#5 Bob Lincoln

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Posted January 8, 2013 at 10:18 am

In order to set the ignition timing correctly to 12 degrees BTDC, you must first warm up the car and unplug the Coolant Temperature Sensor. It's located on the side of the thermostat housing, 2-wire latched plug. When you unplug it, the Check Engine light will come on and a code 22 will be stored, and the cooling fan will come on continuously. This is normal. Then loosen the hold-down bolt on the distributor, use a timing light and rotate the distributor body to the correct timing setting. Tighten the hold-down bolt and recheck timing. Then reconnect the CTS.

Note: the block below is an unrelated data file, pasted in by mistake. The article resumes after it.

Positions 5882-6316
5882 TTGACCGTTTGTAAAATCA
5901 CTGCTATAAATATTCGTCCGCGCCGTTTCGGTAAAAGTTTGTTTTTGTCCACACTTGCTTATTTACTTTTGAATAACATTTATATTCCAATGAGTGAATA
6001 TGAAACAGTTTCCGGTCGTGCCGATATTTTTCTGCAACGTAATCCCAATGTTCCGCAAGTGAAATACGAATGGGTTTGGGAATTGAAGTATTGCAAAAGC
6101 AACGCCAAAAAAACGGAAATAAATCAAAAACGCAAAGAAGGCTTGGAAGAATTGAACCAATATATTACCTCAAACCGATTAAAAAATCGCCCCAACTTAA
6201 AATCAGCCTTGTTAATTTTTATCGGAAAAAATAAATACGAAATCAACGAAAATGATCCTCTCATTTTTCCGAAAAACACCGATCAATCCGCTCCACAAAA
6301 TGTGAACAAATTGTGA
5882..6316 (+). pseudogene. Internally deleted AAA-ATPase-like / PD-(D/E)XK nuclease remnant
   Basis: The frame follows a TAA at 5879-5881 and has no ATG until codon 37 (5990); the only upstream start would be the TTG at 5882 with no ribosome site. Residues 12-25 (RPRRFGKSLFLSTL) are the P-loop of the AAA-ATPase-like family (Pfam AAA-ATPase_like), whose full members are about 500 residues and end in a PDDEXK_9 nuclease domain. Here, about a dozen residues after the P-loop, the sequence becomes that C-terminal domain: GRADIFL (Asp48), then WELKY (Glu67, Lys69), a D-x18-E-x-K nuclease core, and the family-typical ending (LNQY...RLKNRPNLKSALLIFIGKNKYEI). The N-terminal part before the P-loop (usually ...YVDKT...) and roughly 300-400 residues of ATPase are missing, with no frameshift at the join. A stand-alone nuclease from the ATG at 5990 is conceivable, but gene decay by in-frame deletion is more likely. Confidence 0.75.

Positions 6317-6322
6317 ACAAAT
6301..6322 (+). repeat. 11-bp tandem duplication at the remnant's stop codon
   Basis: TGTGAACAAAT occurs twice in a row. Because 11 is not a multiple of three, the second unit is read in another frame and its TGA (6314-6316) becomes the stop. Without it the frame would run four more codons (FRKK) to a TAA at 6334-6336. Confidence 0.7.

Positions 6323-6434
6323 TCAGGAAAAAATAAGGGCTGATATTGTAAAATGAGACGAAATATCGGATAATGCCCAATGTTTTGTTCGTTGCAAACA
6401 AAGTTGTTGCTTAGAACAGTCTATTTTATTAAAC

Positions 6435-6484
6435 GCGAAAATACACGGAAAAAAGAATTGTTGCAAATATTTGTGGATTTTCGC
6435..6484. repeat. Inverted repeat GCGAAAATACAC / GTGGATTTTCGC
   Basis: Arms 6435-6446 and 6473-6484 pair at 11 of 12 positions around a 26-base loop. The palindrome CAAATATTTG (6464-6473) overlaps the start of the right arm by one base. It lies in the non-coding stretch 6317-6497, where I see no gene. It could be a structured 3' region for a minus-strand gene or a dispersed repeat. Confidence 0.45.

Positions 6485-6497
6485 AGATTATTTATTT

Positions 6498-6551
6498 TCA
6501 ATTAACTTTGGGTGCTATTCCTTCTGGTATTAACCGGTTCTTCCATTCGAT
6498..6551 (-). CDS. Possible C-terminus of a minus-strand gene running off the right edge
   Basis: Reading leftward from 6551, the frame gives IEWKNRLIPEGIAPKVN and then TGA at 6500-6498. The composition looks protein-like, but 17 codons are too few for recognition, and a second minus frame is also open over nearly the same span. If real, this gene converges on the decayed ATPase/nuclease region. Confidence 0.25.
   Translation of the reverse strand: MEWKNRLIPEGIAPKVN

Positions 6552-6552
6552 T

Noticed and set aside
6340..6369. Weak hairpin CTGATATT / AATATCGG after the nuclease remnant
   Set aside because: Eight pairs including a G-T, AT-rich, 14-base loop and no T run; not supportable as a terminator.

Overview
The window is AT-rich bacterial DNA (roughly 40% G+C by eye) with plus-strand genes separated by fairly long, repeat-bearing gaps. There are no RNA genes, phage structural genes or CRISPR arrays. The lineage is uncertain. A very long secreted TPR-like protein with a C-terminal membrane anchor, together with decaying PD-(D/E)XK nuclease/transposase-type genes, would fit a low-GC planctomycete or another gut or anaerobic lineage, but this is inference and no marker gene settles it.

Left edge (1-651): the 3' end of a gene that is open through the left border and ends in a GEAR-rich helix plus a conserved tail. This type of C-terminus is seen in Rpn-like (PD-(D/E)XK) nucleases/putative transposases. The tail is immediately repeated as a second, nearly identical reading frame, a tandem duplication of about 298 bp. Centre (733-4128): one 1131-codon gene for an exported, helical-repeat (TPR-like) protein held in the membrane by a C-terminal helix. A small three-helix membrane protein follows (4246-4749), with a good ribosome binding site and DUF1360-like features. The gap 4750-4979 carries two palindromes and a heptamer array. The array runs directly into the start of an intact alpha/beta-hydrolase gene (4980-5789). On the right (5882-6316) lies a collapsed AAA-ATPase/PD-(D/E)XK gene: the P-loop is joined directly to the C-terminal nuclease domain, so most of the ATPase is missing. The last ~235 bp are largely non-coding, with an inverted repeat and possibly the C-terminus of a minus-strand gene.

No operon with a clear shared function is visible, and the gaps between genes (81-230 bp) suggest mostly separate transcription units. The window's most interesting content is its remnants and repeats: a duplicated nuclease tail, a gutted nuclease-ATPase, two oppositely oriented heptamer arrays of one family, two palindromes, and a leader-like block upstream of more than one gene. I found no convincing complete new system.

The reason the timing jumps all around if you don't unplug the CTS is because it is making continuous and instantaneous timing adjustments due to very minute temperature changes. Once unplugged, the timing should be very steady. The zero mark (TDC) is the leftmost mark, when standing by the left fenderwell. Each mark is 2 degrees, so you want to line up the 7th mark with the flywheel notch.

15430 is the correct PS belt. In order to install the belt, you must loosen two fasteners - the bolt that must be reached through the PS pulley on the front face of the pump, and also a bolt or nut on the backside of the pump, which, due to tight spacing around the firewall, is best reached from below the car (as awkward as that sounds). If you didn't loosen the rear fastener, that's why you had trouble getting the belt on. When the bolts are both loosened, the pump should rotate so that its neck almost touches the valve cover.